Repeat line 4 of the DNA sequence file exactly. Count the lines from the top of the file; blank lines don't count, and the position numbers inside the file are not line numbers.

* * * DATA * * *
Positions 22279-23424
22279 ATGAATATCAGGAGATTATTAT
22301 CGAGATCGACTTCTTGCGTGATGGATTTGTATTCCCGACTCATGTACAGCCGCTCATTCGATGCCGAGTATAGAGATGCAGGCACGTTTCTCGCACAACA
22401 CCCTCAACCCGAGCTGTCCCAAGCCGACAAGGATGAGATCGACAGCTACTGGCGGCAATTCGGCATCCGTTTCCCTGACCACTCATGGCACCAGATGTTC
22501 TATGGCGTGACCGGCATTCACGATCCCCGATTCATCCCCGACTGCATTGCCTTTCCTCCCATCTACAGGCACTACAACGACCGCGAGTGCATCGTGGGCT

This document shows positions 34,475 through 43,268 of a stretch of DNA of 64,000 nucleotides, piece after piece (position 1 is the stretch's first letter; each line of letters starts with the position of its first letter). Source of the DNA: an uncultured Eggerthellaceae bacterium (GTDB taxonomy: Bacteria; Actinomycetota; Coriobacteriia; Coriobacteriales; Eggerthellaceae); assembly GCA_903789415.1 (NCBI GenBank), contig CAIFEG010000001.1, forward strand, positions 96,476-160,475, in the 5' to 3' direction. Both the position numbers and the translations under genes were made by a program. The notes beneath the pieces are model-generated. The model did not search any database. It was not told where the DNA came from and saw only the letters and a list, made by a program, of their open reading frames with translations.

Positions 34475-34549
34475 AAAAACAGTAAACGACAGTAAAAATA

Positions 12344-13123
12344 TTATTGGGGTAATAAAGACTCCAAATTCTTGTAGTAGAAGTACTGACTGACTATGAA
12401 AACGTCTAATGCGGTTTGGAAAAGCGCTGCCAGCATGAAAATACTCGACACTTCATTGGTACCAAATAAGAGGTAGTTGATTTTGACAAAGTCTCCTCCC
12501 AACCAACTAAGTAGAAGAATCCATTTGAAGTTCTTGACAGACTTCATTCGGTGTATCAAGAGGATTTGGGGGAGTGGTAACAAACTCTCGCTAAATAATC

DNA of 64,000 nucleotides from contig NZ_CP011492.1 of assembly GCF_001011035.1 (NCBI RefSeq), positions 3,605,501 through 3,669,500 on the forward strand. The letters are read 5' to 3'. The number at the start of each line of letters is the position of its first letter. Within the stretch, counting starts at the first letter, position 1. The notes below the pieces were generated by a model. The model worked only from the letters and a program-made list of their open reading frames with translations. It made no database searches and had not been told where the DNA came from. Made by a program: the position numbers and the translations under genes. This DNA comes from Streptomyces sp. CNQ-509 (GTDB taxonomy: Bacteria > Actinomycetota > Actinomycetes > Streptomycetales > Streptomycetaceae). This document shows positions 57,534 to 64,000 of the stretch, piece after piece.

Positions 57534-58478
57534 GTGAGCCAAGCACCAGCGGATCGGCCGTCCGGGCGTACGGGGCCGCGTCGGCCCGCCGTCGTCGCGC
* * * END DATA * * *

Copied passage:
22401 CCCTCAACCCGAGCTGTCCCAAGCCGACAAGGATGAGATCGACAGCTACTGGCGGCAATTCGGCATCCGTTTCCCTGACCACTCATGGCACCAGATGTTC